OSX / Using Google Apps as a SMTP server

Scenario: You’re working from a home ISP connection or traveling, but would like to have your Mac send emails for jobs that have completed or other misc. notices without having to reconfigure each time. Since many ISPs block outbound SMTP servers on standard ports, forcing you to use their servers, this can be a headache.

I decided to use Google’s App/SMTP server to get around this as it uses a non-standard SMTP port and requires authentication. There are tons of guides on how to do this online, but none of them seemed to work for my setup. So, without further ado, here’s how to setup your mac, leveraging Google servers as a relay via Postfix:

First edit /etc/postfix/main.cf:

$ sudo vi /etc/postfix/main.cf

Add this to the end of the file:

myhostname = _HOSTNAME_
relayhost = [smtp.gmail.com]:587
smtp_sasl_auth_enable = yes
smtp_sasl_password_maps = hash:/etc/postfix/sasl_passwd
smtp_sasl_security_options = noanonymous
smtp_use_tls = yes
smtp_sasl_mechanism_filter = plain

Also, edit this line and adjust it to your preference, default is 1MB. I changed mine to 100MB since I send large logfiles:

message_size_limit = 100000000

Edit/create /etc/postfix/sasl_passwd. You’ll need to login to your Google account and create an app password. Spaces from this password are not required in this file:

$ sudo vi/etc/postfix/sasl_passwd

The format of the file should look like this:

[smtp.gmail.com]:587 user@domain:app_password

Modify the permissions of the password file to protect the contents:

$ sudo chmod 600 /etc/postfix/sasl_passwd

Next, hash the password. This will create a sasl_passwd.db file:

$ sudo postmap /etc/postfix/sasl_passwd

Restart the postfix services for the change to take effect:

$ sudo launchctl stop org.postfix.master
$ sudo launchctl start org.postfix.master

And finally, run a test:

$ date | mail -s "test 1 again” you@yourdomain.com

Check the queue for errors. Should report “Mail queue is empty” if everything went well.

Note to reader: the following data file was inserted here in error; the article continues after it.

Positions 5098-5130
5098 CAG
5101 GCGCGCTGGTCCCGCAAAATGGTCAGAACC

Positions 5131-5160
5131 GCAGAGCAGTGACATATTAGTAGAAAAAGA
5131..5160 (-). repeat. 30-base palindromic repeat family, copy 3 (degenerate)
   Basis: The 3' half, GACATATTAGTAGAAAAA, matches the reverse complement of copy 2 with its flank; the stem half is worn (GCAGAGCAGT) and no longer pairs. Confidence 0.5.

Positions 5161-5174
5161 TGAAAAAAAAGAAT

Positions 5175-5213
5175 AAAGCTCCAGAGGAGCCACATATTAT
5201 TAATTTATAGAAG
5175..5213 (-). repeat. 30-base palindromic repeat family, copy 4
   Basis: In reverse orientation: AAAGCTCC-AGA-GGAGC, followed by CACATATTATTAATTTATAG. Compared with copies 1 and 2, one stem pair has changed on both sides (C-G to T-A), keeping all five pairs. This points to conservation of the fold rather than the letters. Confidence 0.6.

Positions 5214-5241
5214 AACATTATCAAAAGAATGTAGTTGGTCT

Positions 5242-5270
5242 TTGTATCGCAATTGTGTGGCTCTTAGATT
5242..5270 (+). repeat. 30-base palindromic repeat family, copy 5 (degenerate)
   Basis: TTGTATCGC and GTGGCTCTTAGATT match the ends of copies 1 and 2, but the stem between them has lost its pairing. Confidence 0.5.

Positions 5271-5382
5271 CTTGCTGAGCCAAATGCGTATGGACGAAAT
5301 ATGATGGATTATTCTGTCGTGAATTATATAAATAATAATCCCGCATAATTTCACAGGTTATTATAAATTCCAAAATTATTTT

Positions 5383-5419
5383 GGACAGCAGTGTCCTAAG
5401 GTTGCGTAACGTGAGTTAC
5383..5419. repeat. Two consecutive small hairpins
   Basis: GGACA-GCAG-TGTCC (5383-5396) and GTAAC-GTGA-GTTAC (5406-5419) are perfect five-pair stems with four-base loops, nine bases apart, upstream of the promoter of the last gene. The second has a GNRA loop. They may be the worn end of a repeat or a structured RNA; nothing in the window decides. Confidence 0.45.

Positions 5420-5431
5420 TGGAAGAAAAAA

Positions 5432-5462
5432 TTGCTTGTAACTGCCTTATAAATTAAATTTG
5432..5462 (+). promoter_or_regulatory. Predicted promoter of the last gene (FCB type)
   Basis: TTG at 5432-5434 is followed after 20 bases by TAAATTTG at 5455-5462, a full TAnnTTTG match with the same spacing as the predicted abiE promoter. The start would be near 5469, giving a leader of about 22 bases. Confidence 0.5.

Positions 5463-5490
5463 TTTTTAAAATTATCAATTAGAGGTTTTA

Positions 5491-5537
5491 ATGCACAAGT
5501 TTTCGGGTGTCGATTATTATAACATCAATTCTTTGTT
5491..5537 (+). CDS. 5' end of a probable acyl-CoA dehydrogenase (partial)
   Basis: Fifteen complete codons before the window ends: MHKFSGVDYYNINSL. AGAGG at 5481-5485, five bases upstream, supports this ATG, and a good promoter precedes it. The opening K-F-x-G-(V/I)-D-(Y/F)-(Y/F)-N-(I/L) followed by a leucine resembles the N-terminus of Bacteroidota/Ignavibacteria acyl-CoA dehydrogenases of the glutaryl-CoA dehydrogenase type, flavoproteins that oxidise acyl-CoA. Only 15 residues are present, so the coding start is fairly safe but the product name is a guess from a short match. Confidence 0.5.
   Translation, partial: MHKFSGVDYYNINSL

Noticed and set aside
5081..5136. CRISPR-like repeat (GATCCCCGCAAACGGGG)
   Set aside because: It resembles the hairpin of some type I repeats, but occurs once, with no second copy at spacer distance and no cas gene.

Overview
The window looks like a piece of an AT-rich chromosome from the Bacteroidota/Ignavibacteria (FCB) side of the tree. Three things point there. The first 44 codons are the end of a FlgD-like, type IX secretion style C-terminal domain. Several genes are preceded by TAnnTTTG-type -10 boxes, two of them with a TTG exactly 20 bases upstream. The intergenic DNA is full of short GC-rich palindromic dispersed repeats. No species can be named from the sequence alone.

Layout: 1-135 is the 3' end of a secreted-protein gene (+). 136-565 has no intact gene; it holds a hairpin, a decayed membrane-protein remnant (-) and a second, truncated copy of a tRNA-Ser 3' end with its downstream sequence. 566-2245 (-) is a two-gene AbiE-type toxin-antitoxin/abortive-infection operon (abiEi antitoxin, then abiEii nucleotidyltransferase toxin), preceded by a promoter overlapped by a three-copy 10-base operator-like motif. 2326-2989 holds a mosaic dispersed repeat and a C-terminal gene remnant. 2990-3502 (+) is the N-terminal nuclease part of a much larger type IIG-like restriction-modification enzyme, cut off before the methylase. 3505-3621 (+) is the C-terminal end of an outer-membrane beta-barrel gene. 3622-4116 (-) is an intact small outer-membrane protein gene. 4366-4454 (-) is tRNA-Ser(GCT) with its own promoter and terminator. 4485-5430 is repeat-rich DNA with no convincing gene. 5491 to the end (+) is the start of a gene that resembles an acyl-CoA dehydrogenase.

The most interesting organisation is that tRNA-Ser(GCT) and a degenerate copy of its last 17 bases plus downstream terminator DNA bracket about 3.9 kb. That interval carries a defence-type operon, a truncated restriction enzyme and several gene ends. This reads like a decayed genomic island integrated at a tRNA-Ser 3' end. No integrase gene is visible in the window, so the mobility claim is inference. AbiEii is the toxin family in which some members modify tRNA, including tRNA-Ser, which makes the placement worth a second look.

$ date && postqueue -p

If you received the message, then you’re all set. Your OS can now send mail from anywhere in the world without having to worry about reconfiguring for local SMTP servers due to blocked ports.

Happy mailing!

Airfoil FTW


Not sure how I missed out on this, but I Just discovered Airfoil for OSX and the companion iOS app Airfoil Speakers. This is a pretty fantastic app duo, allowing me to stream music from my Mac to an old unused iPhone which is connected to the stereo in my office without a physical connection. The audio quality is very nice, with only a second or so delay from the time that I change tracks, pause, etc.

Screen Shot 2015-11-11 at 3.11.09 PM.png

Making Colloquy IRC logs more friendly

If you’ve ever logged anything in “human readable” format from the OSX IRC client Colloquy, you’re probably used to seeing the logfiles in XML format, similar to this:

(click here for a more readable format)

  <event id="XXXXXXXXXXX" name="memberNewNickname" occurred="2013-01-02 12:00:00 -0500">
    <message>user1 is now known as <span class="member">user1|afk</span>.</message>
    <who hostmask="user1@X">user1</who>

Not bad when there’s only a few entries, but with multiple logfiles containing thousands of entries each, it can chew up time and eat away at system resources. Wouldn’t it be nice if it looked more like this?

[12:00pm] user1 is now known as user1|afk.

Well, tonight I needed to go back and look for something in an old log, and parsing through the format of the log made it difficult to do with a simple grep command (note: I said simple). After some poking around I ran across a pretty simple, yet elegant solution: xsltproc.

From the project description: “It takes as first argument the path or URL to an XSLT stylesheet, the next arguments are filenames or URIs of the inputs to be processed. The output of the processing is redirected on the standard output.“. Yep, that’s what we need.

I found a pretty good PlainText.xsl file in a Google cache copy of a defunct add-ons page for Colloquy (it could use some improvements though, it only displays the time – no date. I’ll work on that), you can grab it here.

xsltproc /path/to/PlainText.xsl /path/to/channel.colloquyTranscript

The result? A nicely displayed logfile.

Happy Parsing.